Fernando: The killings


WE ARE over a hundred million Filipinos in the country and somehow it is expected for some people to die every day. But most news do not provide us with people dying naturally. They provide us with news of rapes; theft; murders of priests, government officials, journalists and thousands of ordinary citizens as if the rule of law is dead itself.

The strongest message of then presidential candidate Duterte was to combat and eliminate crimes. This was the message heard by Filipinos and they felt he was sincere about it. So he got overwhelming votes that surprised even expert political analysts. The president started his notorious drug campaign that shook the entire country. The intention was good but the manner was criticized for its violence.

The president thought he could rely on the police force for proper and humane implementation of the drug campaign. Then the killings began. When critics appeared, the president took it as personal attack so instead of looking on the loopholes of the drug campaign program, he lambasted critics and sided with the police even defending them when they were wrong. The killings continued.

Criminals saw opportunity to use the drug campaign to their advantage. When they realized some actuation of police officials against suspected drug pushers and users was not different to their ways, they use it to eliminate competitors. The killings escalated to a high level.

News about killings flooded the media for months and year since Duterte took Malacañang. Criminals and innocents fell. People walking in the open street and those sitting in the cold prison cells were gunned down.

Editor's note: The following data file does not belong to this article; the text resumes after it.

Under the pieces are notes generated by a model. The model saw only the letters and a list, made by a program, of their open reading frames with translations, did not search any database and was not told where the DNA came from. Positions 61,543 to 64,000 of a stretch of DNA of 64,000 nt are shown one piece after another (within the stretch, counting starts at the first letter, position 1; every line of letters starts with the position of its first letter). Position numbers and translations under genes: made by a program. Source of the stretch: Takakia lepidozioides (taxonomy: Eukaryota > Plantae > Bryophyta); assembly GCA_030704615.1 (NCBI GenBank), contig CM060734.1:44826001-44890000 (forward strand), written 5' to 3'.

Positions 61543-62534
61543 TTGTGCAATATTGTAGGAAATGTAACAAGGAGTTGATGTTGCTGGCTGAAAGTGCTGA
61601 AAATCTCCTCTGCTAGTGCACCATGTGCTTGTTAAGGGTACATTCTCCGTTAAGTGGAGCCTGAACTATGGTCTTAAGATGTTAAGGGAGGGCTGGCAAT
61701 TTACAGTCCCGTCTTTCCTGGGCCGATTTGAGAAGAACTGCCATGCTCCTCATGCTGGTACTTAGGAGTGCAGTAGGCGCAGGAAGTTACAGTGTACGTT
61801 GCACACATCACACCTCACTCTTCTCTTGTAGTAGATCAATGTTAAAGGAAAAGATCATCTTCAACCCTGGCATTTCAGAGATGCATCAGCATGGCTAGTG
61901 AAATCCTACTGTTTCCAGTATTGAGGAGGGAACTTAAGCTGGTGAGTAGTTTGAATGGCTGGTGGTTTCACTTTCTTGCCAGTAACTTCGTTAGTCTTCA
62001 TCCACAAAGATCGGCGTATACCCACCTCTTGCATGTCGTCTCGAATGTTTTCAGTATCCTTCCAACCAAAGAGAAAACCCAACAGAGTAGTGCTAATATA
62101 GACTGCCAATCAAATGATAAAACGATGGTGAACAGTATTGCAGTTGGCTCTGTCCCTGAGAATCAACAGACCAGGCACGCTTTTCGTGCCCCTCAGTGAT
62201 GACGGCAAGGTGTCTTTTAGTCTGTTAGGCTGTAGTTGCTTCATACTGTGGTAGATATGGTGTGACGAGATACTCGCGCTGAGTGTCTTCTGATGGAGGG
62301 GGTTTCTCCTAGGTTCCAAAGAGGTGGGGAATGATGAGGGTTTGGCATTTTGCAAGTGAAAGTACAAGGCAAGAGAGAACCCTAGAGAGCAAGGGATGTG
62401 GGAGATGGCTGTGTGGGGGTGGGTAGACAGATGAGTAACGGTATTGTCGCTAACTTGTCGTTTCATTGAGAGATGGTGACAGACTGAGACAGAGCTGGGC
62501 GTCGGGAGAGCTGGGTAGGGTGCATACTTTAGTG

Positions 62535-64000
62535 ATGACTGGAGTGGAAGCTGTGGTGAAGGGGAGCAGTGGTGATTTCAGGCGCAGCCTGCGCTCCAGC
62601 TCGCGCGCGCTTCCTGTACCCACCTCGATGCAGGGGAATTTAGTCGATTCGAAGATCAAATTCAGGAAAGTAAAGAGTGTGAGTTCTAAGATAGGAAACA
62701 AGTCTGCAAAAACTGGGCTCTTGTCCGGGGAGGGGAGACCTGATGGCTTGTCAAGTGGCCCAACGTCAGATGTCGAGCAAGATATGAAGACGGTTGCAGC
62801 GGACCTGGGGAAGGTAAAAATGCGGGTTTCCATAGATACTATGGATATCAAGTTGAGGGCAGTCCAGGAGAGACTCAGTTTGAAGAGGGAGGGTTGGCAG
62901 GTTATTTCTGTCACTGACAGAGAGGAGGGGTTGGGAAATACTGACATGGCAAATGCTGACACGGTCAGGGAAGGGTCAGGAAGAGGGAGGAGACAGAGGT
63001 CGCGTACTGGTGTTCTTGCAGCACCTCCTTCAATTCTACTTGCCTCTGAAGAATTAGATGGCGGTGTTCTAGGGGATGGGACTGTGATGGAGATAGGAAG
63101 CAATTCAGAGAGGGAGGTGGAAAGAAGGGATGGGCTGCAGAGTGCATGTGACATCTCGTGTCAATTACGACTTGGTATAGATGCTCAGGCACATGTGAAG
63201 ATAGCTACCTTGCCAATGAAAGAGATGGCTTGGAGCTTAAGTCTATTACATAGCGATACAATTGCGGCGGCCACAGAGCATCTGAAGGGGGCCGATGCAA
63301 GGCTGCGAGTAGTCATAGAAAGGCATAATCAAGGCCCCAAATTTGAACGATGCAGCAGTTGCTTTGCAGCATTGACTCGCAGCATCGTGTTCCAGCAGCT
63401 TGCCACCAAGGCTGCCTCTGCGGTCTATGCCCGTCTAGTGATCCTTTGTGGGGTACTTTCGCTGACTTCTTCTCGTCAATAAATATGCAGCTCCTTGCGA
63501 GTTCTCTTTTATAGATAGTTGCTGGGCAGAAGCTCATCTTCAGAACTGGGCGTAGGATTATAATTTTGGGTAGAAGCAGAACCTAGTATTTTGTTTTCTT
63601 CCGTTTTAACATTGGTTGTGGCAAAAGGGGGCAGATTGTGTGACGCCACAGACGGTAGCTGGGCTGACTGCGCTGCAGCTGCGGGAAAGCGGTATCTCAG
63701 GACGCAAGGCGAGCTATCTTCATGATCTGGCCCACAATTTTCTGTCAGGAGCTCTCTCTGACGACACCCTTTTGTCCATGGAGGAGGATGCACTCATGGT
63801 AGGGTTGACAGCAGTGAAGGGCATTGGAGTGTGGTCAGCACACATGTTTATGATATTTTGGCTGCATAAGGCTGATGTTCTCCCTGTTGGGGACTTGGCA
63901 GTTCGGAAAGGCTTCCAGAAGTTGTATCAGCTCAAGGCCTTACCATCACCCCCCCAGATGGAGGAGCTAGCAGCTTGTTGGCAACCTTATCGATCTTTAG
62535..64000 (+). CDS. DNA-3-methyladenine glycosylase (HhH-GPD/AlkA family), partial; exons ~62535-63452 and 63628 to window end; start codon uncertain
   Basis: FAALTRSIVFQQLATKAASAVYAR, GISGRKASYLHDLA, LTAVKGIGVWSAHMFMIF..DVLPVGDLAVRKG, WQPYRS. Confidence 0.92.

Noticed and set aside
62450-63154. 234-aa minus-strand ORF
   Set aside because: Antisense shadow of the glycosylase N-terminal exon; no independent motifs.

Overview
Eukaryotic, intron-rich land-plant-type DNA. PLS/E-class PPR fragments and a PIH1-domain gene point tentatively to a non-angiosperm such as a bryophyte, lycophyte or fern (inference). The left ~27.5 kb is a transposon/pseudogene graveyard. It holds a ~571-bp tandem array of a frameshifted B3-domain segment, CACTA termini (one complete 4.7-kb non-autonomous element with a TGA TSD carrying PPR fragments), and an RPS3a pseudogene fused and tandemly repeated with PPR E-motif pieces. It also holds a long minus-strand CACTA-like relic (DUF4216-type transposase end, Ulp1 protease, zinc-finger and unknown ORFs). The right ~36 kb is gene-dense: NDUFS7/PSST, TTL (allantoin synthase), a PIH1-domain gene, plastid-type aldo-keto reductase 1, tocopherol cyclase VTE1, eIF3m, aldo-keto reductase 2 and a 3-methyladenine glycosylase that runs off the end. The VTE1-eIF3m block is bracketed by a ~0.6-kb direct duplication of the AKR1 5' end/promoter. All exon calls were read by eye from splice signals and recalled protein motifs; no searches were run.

People were alarmed and stunned with all the killings and because it happened every day, it became part of the system.

Killing has unknowingly become a culture for us. People thought that the deaths of two or three persons in a day were normal. While these were happening, the president was busy defending the campaign and the police officers despite the truth that some police officers’ acts were really condemnable.

The president was busy lambasting his critics and cursing the world and God. The Filipinos then felt that these crimes will not stop because Duterte somehow saw it as the only way to stop the drug problem. So people learned to live with these killings. It became part of our daily lives. The Philippines witnessed people being murdered daily.

Killings has crept in our system. No one was spared. The country with its rich religiosity and with its majestic scenery has become a killing ground. The criminals has totally lost respect in humanity. Instead of fearing the notoriousness of the president, it paved way for cold-bloodedness.

We live in a country where killings is a routine. And people living in anger, frustration, depression, and hatred to see killing as a way to solve problems triggered by the widespread violence in the country.

The Philippine Church is facing one of its biggest challenges in modern history. The sixth commandment, “You shall not kill” has no longer the same effect on people. This commandment should remind us of the dignity of others. Everyone should be respected. Lives should be taken care of, protected and not wasted. We do not harm others because we have fear of the Lord, a gift from the Holy Spirit. But one who does not fully rooted in one’s faith in God can easily be persuaded of the cheapness of life especially when a president calls God “stupid.”

One crime leads to another. When criminals killed a priest, another got the courage to kill another. When one mayor or official was sniped, another person did the same. And it goes on and on until the culture of killing was set. It is very unfortunate this is all happening in our dear country.

Duterte must think that he is a creating a system and culture with all his actuations and remarks. If we would like the killing to stop the president must tone down or else this country will be damned.


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